Finally, it's worth noting what a hard worker and eager learner he is. After his redshirt freshman season, I wondered about his ability to be a big time D1 receiver. But each successive year, he showed enormous progress, both in physical maturity and ability to master the position.
Limas Sweed weaknesses: Does anyone remember Plaxico Burress' rookie season? It was pretty ugly, often painful, and the source of great hand wringing and "Bust!" proclamations. But in his second season, Plaxico hauled in 66 catches, 1008 yards, and 6 touchdowns. By his third year, he was a match up nightmare for opposing defensive coordinators.
Though I don't know for sure that Limas Sweed will develop into an All-Pro receiver, I do know I'm expecting a bit of a rough transition before the light comes on and he becomes the outstanding player I think he will be. Sweed still needs to add a little strength to his frame, and at least to this observer, it seems as though he's the type that has to get out on the field, take his lumps, and learn from his failures.
With that in mind, I'd temper expectations for 2008, look for significant progress in 2009, and evaluate the wisdom of Pittsburgh's draft choice in 2010, when Limas should be maddeningly occupying opposing safeties or scoring touchdowns when single-covered. Football is as much mental acuity and force-of-will desire to improve as it is physical talent, which bodes well for Limas' development.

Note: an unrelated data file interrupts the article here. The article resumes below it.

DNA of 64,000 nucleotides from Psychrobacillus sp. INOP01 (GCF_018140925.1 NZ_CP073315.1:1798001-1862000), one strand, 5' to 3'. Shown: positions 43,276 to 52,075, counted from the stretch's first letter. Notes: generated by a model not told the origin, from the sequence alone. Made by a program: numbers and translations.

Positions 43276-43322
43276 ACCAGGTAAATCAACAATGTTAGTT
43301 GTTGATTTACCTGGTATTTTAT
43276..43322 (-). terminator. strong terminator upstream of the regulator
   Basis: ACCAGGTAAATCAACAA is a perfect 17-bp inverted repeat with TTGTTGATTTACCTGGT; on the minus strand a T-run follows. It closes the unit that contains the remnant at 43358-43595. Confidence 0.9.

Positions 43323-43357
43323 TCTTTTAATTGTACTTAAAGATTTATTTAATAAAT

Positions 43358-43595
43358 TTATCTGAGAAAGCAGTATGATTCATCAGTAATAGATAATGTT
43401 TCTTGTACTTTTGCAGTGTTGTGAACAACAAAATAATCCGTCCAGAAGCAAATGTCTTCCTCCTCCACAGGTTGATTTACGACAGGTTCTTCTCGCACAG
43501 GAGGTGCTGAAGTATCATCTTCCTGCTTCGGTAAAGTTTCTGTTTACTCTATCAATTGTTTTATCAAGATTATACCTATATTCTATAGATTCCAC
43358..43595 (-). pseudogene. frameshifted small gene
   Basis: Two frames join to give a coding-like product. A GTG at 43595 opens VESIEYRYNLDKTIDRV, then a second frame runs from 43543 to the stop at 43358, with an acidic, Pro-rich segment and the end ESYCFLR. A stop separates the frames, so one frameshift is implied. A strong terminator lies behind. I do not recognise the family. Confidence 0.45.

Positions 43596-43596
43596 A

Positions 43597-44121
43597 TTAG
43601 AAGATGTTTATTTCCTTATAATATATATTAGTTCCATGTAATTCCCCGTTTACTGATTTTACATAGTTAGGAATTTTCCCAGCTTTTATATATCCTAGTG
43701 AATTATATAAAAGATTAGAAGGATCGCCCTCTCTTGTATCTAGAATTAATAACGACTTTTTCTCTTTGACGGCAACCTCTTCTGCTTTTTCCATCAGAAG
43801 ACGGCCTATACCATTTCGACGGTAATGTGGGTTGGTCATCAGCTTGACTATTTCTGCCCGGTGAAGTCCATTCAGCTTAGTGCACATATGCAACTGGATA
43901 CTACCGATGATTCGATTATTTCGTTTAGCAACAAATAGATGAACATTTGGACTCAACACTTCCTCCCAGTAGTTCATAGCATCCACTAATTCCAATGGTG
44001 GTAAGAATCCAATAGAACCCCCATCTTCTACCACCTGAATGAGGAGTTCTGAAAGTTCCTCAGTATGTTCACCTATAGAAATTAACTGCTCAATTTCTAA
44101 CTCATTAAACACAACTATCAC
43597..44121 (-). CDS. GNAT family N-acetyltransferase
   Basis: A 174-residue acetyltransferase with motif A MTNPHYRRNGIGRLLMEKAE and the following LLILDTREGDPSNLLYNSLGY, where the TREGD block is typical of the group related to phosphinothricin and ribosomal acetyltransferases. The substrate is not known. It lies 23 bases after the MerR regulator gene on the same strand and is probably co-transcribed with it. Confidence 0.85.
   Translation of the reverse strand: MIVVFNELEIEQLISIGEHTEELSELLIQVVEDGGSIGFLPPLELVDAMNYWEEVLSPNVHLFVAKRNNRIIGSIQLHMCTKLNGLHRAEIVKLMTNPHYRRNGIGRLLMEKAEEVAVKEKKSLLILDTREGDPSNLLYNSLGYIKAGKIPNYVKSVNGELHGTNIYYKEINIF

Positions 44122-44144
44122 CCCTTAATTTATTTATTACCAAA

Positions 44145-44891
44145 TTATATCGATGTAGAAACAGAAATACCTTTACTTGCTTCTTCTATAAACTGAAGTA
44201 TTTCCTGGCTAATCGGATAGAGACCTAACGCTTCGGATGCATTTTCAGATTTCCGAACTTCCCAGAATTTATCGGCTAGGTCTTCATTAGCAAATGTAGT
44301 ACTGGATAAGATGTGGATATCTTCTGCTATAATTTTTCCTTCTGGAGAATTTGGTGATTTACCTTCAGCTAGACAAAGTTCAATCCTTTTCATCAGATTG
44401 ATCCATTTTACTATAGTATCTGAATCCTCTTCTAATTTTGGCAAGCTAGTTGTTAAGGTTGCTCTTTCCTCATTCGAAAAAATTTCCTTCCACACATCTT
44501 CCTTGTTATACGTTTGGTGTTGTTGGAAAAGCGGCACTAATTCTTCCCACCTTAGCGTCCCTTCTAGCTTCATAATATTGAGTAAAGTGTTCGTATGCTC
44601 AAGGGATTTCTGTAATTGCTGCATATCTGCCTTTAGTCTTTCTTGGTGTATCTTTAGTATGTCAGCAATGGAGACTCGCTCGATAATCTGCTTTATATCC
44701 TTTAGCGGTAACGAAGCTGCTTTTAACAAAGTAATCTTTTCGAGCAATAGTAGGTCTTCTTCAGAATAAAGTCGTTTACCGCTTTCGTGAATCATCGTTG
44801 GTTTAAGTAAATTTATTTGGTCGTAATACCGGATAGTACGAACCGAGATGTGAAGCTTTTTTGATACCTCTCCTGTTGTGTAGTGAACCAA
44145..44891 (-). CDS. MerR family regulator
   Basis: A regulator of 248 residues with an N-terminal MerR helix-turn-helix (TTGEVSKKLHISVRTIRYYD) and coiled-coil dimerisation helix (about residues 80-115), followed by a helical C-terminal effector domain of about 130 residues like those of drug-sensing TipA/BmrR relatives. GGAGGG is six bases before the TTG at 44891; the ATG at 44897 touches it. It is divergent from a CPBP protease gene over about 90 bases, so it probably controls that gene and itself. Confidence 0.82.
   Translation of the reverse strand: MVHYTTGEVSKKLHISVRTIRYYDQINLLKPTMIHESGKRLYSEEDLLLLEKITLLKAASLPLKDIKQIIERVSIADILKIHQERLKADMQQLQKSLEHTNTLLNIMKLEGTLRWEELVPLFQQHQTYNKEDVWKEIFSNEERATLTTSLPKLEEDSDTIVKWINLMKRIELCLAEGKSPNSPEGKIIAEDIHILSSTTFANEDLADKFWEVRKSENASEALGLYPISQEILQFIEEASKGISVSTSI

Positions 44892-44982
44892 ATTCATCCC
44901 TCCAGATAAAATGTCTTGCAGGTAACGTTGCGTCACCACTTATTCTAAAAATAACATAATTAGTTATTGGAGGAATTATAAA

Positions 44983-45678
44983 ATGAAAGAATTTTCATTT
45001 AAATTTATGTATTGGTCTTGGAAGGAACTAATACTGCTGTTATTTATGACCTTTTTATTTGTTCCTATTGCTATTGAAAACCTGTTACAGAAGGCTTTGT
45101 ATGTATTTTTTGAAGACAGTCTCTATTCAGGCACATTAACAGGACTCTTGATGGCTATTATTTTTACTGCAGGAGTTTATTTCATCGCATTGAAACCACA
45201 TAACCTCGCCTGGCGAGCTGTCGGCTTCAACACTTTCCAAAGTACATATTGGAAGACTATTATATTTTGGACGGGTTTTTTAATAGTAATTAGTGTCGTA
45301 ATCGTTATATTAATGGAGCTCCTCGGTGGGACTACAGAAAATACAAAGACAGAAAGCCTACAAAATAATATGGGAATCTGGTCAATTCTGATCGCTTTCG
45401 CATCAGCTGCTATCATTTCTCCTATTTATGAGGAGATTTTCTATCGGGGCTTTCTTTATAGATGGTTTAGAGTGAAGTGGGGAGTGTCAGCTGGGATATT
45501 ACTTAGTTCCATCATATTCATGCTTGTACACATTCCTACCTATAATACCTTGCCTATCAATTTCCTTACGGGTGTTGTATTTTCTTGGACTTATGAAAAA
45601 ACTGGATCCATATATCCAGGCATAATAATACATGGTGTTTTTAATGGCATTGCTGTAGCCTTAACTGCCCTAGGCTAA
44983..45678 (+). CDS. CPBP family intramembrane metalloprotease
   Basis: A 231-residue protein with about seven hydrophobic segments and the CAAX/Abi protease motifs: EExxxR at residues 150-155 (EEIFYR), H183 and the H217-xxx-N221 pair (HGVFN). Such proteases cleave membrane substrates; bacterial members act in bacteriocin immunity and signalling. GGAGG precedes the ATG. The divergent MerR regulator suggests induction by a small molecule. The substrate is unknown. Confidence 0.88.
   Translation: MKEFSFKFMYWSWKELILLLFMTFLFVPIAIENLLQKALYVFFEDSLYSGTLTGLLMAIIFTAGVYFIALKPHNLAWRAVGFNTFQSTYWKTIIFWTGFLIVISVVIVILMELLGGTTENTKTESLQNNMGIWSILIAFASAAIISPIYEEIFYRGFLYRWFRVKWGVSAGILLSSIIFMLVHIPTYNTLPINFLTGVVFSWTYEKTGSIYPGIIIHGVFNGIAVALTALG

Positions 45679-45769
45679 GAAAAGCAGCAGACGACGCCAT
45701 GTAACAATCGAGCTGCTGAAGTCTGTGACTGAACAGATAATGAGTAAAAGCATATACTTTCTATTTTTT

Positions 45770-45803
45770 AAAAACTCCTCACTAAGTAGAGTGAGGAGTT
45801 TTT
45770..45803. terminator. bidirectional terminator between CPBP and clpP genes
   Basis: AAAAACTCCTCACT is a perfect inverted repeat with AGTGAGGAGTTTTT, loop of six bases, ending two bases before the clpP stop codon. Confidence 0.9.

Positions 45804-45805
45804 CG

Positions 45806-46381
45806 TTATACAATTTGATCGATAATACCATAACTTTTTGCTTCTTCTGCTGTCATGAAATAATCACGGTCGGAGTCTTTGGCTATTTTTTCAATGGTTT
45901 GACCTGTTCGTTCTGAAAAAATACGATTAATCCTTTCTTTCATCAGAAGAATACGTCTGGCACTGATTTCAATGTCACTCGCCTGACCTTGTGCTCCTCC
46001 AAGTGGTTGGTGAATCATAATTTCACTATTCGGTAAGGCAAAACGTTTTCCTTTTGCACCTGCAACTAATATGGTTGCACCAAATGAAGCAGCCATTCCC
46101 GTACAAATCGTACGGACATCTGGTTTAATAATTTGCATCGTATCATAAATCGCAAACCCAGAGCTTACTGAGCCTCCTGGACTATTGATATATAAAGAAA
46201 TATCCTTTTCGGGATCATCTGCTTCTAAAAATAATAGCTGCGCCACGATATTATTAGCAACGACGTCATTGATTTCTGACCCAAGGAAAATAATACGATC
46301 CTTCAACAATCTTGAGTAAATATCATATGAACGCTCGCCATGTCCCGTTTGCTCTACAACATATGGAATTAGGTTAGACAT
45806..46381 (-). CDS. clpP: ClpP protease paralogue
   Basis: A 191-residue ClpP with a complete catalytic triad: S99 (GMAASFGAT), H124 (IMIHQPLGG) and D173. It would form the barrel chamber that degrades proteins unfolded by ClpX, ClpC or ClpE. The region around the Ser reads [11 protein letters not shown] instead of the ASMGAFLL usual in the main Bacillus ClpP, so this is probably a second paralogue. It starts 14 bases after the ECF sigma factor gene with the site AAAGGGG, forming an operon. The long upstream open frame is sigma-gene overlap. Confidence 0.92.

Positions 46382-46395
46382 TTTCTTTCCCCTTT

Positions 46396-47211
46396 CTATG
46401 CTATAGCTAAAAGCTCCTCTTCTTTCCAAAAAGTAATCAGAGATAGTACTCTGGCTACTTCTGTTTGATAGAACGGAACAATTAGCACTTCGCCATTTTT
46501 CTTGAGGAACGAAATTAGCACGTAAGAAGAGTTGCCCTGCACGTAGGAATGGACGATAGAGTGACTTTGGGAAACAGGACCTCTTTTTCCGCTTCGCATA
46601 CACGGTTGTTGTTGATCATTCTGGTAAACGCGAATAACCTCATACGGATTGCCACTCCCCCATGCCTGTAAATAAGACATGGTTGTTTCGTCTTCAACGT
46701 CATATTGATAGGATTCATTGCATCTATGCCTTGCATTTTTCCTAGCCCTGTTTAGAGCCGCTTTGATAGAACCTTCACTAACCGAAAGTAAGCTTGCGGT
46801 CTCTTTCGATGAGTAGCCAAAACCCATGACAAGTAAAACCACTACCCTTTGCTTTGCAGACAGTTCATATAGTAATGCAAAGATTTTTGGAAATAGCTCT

Most critically, he'll need to concentrate on improving his leg strength, quickness, and upper-body force to ensure he doesn't get tangled up at the line of scrimmage by pressing corners. That's a real challenge, and if he doesn't overcome it, he won't reach his potential. If he does, he can be for the Steelers what Plaxico Burress was before his defection.
Final pick analysis: The last thing I wanted to say is that Limas Sweed may not have represented a fill to Pittsburgh's greatest draft day need, but he's a first-round physical talent, with all the right intangibles, a proven ability on the big stage, and a fierce desire to improve and be the best he can be. He's a terrific Tomlin player and I fully expect him to thrive once he transitions to the professional game.
Be patient, but expect good things. The odds look good that a couple years from now we'll all be damn thankful Limas Sweed fell to the Steelers late in the second round.